Tuesday, January 31, 2012

State and Presidential Elections, and the Electoral College

So I was watching the news (CNN again today) and I noticed something about the delegate votes for the Republican Primary and how they were split between the candidates. Other than the silliness of the voter choice not being legally binding on the delegates (seriously) they were split rather unevenly given the actual spread of the vote numbers. How is it that with an 8 point spread in the votes Romney managed to pick up twice the number of delegates compared to Santorum? Vote numbers aside the districts themselves were pretty evenly split between the two candidates. This shows an inherent flaw at the very beginning of the election process, at least to me.

Different states have different rules, as per the Constitution they are free to do so, but I honestly believe this is one thing that needs to be amended, especially given the demographic changes compared to the late 18th century. The way it is set up now State Senators, Congressional Senators, and Governors are decided almost entirely by the major population centers in the State effectively making the opinions and needs of the rest of the state null and void. This is especially harmful in states that have multiple industry types, Washington being a prime example with its technological industries centered around Seattle-Tacoma, the farmland (largely) on the eastern side of the state, and the decently sized cattle industry mashed mostly betwen the two. The eastern side of the state has Spokane, but even that is dwarfed by the number of people on the western side of the Rockies. It's near impossible to compete with Olympia and Sea-Tac; that is the part of the state that makes 90% of the state decisions.

When it comes to statewide elections (Senators and Governor) and laws, they need to split the state up by the various districts, assigning each of them an equal number of electoral votes, and use the popular vote of that district to determine who gets the electoral vote for that district. This would work at the state level because generally something that affects one part of the district will have an effect on the rest.

For this same reason during the primaries and general election for the President the popular vote giving a candidate all of the electoral votes for that state is a horrible idea (so is popular vote overall). You get the same thing only at a position that affects the entire country, and with certain states having population centers so large they dwarf the rest of the state in numbers (California with its massive amount of farm and ranchland with lower population is also affected by this) you negate the votes of a huge portion of those states.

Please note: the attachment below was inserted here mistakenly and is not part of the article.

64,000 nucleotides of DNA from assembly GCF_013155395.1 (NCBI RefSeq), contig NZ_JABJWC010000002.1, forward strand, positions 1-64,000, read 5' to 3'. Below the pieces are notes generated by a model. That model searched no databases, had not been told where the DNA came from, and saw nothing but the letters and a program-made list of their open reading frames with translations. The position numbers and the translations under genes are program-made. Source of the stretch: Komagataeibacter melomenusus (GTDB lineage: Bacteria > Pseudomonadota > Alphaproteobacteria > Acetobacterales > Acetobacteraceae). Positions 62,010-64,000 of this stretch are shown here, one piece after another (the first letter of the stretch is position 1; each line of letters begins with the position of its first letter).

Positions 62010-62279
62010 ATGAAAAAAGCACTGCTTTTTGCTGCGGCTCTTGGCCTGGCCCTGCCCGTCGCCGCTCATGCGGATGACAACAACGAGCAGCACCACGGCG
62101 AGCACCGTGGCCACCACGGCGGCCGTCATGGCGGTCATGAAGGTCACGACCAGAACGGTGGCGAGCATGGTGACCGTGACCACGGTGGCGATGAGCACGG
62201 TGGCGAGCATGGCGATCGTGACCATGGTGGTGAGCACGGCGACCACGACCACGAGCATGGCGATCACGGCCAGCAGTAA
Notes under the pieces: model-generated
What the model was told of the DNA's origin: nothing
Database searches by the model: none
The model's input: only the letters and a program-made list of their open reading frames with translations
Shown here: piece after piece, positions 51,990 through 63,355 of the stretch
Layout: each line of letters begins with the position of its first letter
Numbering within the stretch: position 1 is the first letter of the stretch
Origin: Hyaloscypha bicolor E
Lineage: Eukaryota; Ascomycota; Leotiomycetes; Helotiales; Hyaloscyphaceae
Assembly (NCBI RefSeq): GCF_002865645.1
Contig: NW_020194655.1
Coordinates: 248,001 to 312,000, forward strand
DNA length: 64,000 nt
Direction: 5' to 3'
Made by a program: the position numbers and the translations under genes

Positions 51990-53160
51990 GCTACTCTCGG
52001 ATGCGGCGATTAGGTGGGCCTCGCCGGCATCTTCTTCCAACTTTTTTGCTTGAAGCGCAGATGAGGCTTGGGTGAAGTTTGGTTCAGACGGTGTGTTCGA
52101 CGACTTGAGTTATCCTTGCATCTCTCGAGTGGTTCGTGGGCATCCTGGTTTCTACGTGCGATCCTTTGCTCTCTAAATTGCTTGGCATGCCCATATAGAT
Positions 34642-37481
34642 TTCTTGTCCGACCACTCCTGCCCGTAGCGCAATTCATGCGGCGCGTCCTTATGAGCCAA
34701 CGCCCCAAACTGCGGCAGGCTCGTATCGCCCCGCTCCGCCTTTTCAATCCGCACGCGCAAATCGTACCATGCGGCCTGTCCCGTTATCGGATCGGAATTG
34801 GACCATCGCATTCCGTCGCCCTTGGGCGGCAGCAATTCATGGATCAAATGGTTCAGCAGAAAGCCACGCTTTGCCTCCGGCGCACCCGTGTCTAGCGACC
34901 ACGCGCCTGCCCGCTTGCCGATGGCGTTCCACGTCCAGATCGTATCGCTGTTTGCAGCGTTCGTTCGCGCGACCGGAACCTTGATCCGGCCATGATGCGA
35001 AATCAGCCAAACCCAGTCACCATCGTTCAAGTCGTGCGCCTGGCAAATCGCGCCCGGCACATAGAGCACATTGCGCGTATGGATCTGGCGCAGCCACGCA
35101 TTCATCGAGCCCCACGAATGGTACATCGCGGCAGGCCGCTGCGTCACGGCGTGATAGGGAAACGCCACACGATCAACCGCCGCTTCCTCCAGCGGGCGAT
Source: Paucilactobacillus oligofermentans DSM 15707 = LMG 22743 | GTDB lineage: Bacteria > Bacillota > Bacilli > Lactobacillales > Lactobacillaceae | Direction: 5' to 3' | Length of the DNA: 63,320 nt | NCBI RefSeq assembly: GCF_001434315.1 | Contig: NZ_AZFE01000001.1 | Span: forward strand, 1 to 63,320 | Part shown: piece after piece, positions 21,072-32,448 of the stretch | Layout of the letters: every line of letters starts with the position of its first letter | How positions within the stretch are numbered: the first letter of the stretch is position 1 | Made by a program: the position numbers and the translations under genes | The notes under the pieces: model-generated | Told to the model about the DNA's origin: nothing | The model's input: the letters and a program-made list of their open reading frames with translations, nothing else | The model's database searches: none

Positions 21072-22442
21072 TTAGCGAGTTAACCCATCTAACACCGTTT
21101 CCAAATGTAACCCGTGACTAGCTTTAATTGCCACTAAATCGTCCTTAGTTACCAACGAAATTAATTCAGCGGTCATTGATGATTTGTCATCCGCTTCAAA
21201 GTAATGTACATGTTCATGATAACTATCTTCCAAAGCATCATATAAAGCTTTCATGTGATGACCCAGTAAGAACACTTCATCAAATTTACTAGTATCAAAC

At the country level I propose it should be done as follows:
  • First, each state has their number of electoral votes based on population, the number only changing with the Census as it does now.
  • Next you look at the total number of people who voted
  • Then you assign a number of electoral votes to the candidate based on the percentage of the total voters that person got
  • For example: California has 55 electoral votes
    • Democrat gets 56% of the votes collected
    • Republican gets 37%
    • Independent gets 7%
  • The Democrat in this situation would get 30 of the electoral votes (stay with me here)
  • The Republican would get 20
  • The Independent would get 3
  • Then, the person with the highest percentage would get any votes left over to prevent people from getting decimal values of votes, so the Dem would end up with 32 of the electoral votes.
  • Using this method every person in the state would have their vote actually count, because you wouldn't have a winner takes all issue with the large population centers deciding for parts of the state with completely different concerns
The reason I propose the above instead of just a straight popular vote is for the same reason as the state level. You would end up with the large population centers being the primary determining factor for the entire country. "Flyover Country" would cease to matter in determining the President. This would give equal representation to people across the state regardless of whether they were the political minority in their area, and it would allow each state to determine what issues were most important to it without large cities making the decision for the rest of the country.

Do I think this would work perfectly? No, no system is ever perfect, however I believe it is better than the system we now have in place with citizens of some states feeling essentially useless in determining the course of the country just because they are outnumbered in their area. Ask a Democrat in Texas or a Republican in California if they truly believe their vote for the presidency matters the way things are now.

One more thing *best old man voice*, the order for the party primaries should be random every year. None of this same order every year where Iowa and NH are first. NH with their state law requiring them to be first every year disgusts me. What gives them the right to decide for the rest of the country that they get to go first? I have to give them credit, that's some serious cajones from a state with FOUR electoral votes. Really though, assign each state a number, toss them in a computer, and hit the random button a year before the national election. Tradition has its place, but Kingmaker status to two of the smallest states in the country, effectively having a larger hand than most to determine who the nominee is, is total bull.

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